Monday, 20 March 2017

Album Review: Limits by Traits (by Dan Peters)

Just a Random Project?

Have you ever had someone come up to you and tell you they’ve mixed two of your favourite things and all of a sudden you’re ever so slightly nervous? You think well this could be the next peanut butter and nutella but it could also turn out to be the next Batman v Superman! So it is that I press play on the brand new shiny Traits EP, Limits. A supergroup formed by members of not one but two of my bestest UK bands, Random Hand and The Human Project. Will this just sound like one or the other and will each side compliment the other? Let’s find out…

Well for starters take what you know about each of the satellite bands surrounding Traits and just throw it all in the bin. I’m surprised from start to finish at how much Traits are their own beast, not sailing on the strengths of their formers and instead looking to carve a path of their own. This isn’t Ska-core and this isn’t Melodic Hardcore. In the place of what I assumed was going to be the foundations of their sound is good times late 90s style pop punk. Traits aren’t a group that are taking themselves too seriously but are a band with a great sound and I had a hell of a lot of fun listening to them.

This departure from what I’m expecting initially comes as a bit of a shock as I listen to the title track of the EP Limits and I find myself having to go back and repeat because I was waiting for the double time to come in the first listen through. So second time round I settle into the groove and appreciate the almost new wave feel of the riffage on display (the track reminds me of Ever Fallen In Love by the Buzzcocks) and get to grips with Human Project vocalist Jonny Smith not singing about class war and politics and instead getting a little irreverent.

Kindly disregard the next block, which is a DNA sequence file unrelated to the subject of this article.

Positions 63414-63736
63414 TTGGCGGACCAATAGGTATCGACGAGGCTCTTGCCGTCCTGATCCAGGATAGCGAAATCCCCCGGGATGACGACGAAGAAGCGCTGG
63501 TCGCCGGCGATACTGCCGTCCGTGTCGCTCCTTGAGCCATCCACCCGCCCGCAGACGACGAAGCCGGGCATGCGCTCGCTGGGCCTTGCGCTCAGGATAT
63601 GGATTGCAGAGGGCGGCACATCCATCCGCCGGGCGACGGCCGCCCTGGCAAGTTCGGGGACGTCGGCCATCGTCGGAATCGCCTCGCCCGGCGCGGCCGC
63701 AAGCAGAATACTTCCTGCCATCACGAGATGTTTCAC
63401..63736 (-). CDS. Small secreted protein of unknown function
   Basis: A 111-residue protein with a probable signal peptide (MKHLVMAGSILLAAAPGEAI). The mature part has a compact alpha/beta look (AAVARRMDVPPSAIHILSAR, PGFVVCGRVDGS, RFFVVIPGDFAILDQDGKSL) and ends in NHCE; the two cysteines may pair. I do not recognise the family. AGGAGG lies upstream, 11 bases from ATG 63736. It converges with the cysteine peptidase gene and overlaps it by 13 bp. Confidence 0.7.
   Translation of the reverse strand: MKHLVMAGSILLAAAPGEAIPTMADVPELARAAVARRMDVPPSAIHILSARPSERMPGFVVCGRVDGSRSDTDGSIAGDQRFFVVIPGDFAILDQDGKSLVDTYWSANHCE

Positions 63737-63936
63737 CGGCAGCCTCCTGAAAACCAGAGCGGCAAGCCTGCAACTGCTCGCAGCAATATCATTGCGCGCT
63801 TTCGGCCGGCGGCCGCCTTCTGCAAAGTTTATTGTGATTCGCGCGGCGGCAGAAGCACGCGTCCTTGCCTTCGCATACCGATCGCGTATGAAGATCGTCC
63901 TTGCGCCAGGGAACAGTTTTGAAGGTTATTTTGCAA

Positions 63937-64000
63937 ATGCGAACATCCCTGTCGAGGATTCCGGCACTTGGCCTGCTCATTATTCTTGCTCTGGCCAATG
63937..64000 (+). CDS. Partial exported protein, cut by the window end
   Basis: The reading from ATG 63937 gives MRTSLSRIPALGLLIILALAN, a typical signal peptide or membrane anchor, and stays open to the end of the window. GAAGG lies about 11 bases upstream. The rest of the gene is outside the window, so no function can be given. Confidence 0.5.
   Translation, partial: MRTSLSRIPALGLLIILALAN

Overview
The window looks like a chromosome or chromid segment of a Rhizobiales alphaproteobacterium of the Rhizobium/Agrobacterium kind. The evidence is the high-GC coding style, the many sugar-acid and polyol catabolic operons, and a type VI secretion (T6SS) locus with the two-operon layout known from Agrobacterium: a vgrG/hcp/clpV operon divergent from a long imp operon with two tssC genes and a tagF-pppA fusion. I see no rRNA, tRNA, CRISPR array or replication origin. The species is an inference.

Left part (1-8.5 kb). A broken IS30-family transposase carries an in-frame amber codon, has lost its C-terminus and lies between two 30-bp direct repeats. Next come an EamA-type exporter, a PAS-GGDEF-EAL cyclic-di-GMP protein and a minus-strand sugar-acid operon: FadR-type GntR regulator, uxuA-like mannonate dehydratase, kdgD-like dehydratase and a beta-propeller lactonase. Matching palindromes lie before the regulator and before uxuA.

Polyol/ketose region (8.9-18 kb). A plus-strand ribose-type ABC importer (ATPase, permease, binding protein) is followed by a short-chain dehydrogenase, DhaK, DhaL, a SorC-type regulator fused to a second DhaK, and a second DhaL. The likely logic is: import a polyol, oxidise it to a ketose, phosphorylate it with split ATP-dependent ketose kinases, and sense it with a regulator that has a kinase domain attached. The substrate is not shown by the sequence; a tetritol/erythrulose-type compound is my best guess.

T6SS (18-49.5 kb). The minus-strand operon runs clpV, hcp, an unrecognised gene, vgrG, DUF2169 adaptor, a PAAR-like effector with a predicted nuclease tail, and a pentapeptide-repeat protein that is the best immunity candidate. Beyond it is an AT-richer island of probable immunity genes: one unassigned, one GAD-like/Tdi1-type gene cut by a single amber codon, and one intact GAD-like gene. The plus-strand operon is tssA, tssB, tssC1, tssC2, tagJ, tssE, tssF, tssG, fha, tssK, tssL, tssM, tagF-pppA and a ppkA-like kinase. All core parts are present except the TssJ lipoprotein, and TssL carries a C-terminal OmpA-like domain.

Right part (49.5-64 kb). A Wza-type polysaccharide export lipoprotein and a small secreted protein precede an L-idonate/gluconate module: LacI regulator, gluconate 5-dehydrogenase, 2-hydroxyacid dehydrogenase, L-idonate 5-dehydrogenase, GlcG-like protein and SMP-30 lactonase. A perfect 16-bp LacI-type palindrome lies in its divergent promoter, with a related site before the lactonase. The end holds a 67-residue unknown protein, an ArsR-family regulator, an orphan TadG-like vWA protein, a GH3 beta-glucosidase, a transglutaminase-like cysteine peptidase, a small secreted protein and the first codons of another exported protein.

Things do get up to double time in the second track, Nobody Likes A Narcissist, which is the skatepunkiest track of the bunch. I love fast songs, of course, and this scratches my itch nicely without the need to get too technical or obtuse. We’re All A Dick Sometimes could have come straight off of a P-Rock video from the early 2000s and I love it for that. Fed To Me, whilst maybe being the “heavy track” of the album, is still a real teen angst pop punk anthem and sounds like a great radio friendly standout tune. Rounding things up is The Little Things, again keeping that upbeat old school vibe going.

This EP is a nostalgia hit for those of us who grew up in the 2000 era pop punk bubble. Not in any way a rip off or just a tribute but rather a development of a slightly lost genre that would fit in well back then and is a pleasure to listen to right now.

Stream and download Limits here:

Like Traits here:

This review was written by Dan Peters.